When looking at Puget's Compile Shaders benchmark, we see a win for Intel, but only when DDR5 memory is used. Faster results may be possible with faster DDR5 memory kits (with higher clock speeds or lower latencies), but Puget's results are based on stability-focused memory speeds for workstation quality systems. That's why they use 4400 MHz DDR5 memory and not high-end 6,000 MHz DDR5 modules.

Alder Lake is a major stride for Intel, but it is not enough to deliver a slam dunk victory over AMD.

Intel gains ground in Unreal Engine, but AMD remains the

AMD is still the performance leader

Even with DDR5 memory, AMD's Ryzen 9 5950X remains the best processor for Unreal Engine 4 development aside from HEDT options like Ryzen Threadripper. Alder Lake has allowed Intel to catch up with AMD, especially with DDR5 memory, but AMD remains on top.

Given Unreal Engine's love of DDR5 memory with Alder Lake, one has to wonder what AMD's V-Cache enhanced Ryzen (Zen 3) processors will perform when completing tasks within Unreal Engine. If bandwidth matters, surely AMD's expanded and higher-bandwidth L3 caches will deliver notable performance boosts for AMD users. That said, this hypothesis will need to be tested when AMD launches their next-generation Zen 3 CPUs.

Intel gains ground in Unreal Engine, but AMD remains the   Intel gains ground in Unreal Engine, but AMD remains the

Puget's testing proves that Intel's Alder Lake processors are a major improvement over their predecessors, but not enough to surpass AMD in workloads where they currently excel.

One of the major takeaways from Puget's testing is that DDR5 memory will be a technology of interest for Unreal Engine developers. That said, DDR5's availability will need to drastically improve, and pricing will need to be at affordable levels. This alone has left us excited about seeing what the future holds for CPUs, and how DDR5 memory will help to accelerate development workloads as it matures.

You can join the discussion on Puget System's Unreal Engine Testing with Intel's Alder Lake processors on the OC3D Forums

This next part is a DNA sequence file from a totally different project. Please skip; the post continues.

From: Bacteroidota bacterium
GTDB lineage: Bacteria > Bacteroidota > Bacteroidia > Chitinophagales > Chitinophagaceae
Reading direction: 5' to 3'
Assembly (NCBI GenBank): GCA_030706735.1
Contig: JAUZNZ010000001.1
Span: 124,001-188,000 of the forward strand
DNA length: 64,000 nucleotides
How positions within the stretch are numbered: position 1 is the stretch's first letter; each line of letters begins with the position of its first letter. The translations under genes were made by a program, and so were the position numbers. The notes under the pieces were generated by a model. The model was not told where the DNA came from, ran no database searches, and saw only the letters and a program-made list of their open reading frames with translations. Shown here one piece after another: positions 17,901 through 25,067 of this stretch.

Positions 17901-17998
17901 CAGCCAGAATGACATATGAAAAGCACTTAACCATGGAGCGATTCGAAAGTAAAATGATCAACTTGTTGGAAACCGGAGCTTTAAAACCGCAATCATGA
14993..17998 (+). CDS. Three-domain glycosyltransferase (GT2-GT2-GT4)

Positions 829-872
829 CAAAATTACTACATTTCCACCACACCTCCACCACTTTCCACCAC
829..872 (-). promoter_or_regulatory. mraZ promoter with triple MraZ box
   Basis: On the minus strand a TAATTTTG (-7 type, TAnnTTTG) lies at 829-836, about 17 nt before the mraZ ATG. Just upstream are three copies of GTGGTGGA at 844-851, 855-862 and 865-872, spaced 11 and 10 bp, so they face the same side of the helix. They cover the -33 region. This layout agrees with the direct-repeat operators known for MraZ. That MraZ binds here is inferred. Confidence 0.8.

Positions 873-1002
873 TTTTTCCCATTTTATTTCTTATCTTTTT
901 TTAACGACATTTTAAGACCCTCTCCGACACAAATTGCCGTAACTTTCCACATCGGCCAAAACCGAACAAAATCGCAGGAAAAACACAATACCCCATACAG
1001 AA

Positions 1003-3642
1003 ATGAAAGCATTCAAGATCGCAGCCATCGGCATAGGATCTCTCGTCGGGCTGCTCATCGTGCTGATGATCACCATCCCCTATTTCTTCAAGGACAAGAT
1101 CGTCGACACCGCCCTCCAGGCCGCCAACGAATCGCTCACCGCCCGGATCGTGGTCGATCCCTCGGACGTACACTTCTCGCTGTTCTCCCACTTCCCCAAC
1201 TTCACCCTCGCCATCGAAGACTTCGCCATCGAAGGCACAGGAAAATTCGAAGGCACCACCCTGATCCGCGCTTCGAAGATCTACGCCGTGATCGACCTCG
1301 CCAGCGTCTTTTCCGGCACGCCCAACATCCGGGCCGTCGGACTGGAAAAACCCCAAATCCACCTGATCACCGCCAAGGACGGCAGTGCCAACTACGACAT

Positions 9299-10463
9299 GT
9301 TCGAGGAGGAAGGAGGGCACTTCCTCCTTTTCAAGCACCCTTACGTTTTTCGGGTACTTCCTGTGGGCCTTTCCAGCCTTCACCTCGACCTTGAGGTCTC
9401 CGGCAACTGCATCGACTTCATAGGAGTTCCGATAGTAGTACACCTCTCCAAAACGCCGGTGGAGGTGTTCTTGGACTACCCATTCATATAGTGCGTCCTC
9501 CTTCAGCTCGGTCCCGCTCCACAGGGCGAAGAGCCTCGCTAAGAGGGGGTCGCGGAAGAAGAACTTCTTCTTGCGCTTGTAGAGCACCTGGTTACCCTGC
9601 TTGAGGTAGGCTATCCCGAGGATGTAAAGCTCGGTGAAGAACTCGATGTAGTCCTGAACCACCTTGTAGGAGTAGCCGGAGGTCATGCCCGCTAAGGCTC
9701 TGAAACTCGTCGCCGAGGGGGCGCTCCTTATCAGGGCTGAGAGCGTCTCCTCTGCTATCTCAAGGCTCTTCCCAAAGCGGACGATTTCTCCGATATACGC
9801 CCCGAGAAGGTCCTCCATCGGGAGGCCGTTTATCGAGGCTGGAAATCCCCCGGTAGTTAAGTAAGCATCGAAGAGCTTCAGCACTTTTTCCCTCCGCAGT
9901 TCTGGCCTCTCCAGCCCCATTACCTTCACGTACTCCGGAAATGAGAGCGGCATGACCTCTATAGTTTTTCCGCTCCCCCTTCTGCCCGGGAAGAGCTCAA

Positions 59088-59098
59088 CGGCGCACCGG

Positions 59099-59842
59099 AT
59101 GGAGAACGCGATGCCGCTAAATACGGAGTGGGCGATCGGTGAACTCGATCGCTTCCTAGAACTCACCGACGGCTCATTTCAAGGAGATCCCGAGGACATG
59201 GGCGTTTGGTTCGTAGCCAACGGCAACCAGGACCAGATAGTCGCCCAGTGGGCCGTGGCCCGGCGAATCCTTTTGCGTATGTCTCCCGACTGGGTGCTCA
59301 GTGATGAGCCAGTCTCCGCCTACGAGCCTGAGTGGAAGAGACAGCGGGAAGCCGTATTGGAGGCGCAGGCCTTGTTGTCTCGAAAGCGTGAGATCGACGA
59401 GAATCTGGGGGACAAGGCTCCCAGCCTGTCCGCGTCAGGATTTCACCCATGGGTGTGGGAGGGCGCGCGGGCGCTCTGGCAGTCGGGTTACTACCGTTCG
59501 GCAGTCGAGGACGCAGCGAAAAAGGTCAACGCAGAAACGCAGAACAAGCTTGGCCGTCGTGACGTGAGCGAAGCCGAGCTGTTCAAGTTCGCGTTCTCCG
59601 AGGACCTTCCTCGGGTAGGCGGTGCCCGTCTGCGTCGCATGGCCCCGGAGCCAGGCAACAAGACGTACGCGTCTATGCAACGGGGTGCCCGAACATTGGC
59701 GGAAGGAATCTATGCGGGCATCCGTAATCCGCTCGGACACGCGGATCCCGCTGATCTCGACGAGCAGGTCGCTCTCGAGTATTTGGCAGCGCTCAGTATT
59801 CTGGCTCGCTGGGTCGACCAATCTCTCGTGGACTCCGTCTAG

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Most Recent Comments

06-12-2021, 19:37:13

NeverBackDown
I'd like to see their scoring system. Otherwise it could be just an arbitrary biased result they choose. Kinda like that userbenchmark crap.Quote

07-12-2021, 09:48:20

WYP
Quote:
Originally Posted by NeverBackDown View Post
I'd like to see their scoring system. Otherwise it could be just an arbitrary biased result they choose. Kinda like that userbenchmark crap.
The source link in the article links to their full analysis. It details what workloads they covered.

They are a system builder that offers services where they can test specific workloads for customers to find the best hardware for them. As such, they have had a look at real-world developer workflows and have tested the workloads that their clients deem as important.

As for exact score ratings, I don't know how they are calculated. It is mostly related to the time taken to complete a task and other similar measurements. I believe there is a lengthy video from Smarter Every Day that showcases how their testing works in detail for some applications, but it is a few years old.Quote

07-12-2021, 19:31:38

NeverBackDown
I'm not saying they are doing anything malicious in testing moreso the final number they put out whatever algorithm they use could have been favoring one product over another. Like userbench


Though I don't believe they are doing that for a Intel vs AMD angle, maybe perhaps in a way to push higher margin products.Quote